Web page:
We visited my grandmother this weekend: my father, mother, brother, and I. The four of us have not spent such time together, probably, since my sister was born when I was nine. But my brother and I flew out to Indianapolis to see my grandmother for not even 48 hours.
There is this story she likes to tell about how, years ago on a summer night, she and my parents–and probably my grandfather, as well–were sitting on the back deck while my brother and I chased fireflies. Offhand, as we ran about the yard, she wondered why fireflies light up. My brother, maybe seven or so, ran past and yelled, “Chemical reactions!” She laughs at how he even heard her question, or how this child knew a cogent answer when the adults had none, or how he didn’t even slow his run as he said it.
She tells that story almost every time I see her.
We visited on Thursday night, after our flights got in and before dinner. My grandmother had lipstick and eyeliner on; she sat on the couch watching cable news. When we arrived she smiled and sighed and looked at the two of us–her grandsons–and told us again and again how glad she was that we’d come.
She lives in an assisted living home now, and my uncle–whom she now lives by, instead of four hours away in Ohio–says that he could see the tumor bulging out of her chest the last time her clothes did not cover her sternum.
When my sister visited her in November, she told my sister where there is a ring in her house that belonged to her mother or grandmother–I don’t even know offhand–and that she would like my sister to have it. My dad related that story to me over Thanksgiving, while I stood in the semidarkness of our friends’ daughters’ playroom just before we sat down to eat. The walls were filled with maps and a layout of the solar system.
We spent the entire day with her Friday. We came in the morning and showed her photos of her great-grandaughters. She has photos of them by her bed, too, in this assisted living apartment four hours from the house where she has lived for the last 65 years or so. When she spoke, she would often pause between words to catch her breath or find the right phrase somewhere in the folds of her tired brain.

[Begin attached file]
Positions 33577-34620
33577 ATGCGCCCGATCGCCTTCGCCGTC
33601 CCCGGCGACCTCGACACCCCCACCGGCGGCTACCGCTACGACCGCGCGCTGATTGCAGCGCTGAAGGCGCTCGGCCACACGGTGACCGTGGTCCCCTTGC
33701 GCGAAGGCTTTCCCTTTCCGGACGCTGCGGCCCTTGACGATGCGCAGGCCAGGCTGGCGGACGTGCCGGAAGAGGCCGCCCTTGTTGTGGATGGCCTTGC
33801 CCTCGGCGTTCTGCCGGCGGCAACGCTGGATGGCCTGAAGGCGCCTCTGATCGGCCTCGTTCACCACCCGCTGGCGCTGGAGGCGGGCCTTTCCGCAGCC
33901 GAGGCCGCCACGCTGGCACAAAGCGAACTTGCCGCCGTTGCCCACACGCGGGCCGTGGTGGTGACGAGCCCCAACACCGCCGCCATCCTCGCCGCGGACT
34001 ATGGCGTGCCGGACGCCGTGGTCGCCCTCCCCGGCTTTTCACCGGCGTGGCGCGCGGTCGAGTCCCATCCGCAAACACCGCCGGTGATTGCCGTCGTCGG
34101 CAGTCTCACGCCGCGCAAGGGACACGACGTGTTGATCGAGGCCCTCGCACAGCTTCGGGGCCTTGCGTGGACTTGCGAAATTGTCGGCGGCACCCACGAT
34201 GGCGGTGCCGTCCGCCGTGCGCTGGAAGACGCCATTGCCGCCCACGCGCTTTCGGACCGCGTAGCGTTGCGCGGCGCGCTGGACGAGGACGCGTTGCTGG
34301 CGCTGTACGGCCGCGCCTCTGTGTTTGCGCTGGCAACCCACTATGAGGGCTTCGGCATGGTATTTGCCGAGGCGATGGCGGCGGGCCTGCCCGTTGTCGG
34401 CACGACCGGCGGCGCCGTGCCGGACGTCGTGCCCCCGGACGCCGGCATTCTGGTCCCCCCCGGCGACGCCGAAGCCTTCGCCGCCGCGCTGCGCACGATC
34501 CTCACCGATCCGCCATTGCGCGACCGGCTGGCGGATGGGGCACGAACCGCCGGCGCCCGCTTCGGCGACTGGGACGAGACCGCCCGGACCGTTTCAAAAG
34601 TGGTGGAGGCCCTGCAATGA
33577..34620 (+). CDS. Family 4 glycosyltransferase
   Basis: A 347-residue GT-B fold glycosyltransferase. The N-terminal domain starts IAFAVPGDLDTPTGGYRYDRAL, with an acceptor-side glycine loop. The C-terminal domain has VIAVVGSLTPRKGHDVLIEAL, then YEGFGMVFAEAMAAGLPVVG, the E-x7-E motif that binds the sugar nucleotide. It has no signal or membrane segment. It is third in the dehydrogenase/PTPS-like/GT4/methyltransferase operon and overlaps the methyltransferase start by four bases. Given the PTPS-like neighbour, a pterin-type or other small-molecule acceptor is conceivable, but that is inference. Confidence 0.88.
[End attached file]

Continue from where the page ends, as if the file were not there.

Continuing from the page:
The five of us went downstairs and played two hands of cards. Hearts. We used to play cards after meals, my grandmother and my father and the two of us boys. Sometimes another sister of my grandmother’s would play.
My brother told her, around the small table where the five of us perched in the assisted living home, that whenever he thought about Thanksgiving he thought about her house. She would melt sticks of butter in the mashed potatoes and bring out three or four pies. The whole family was there–she and her brother and sister, and my father and mother and brother and I, and after she was born when I was nine, my sister. She would buy whole wheat donuts and make sugar cookies, and we would sit playing cards after Thanksgiving meal and then watch the Lions play football. We were Lions fans, all of us. We talked about the donuts and cookies and played Hearts without keeping score. Only my father remembered all the rules after these intervening years.
In the afternoon we left for lunch while my grandmother slept. But we returned in the evening, and my father showed her more photos of her granddaughters. She spoke of how taken he was with five granddaughters and that he never showed so much excitement over his own sons. We laughed.
Might as well tell it like it is, she said.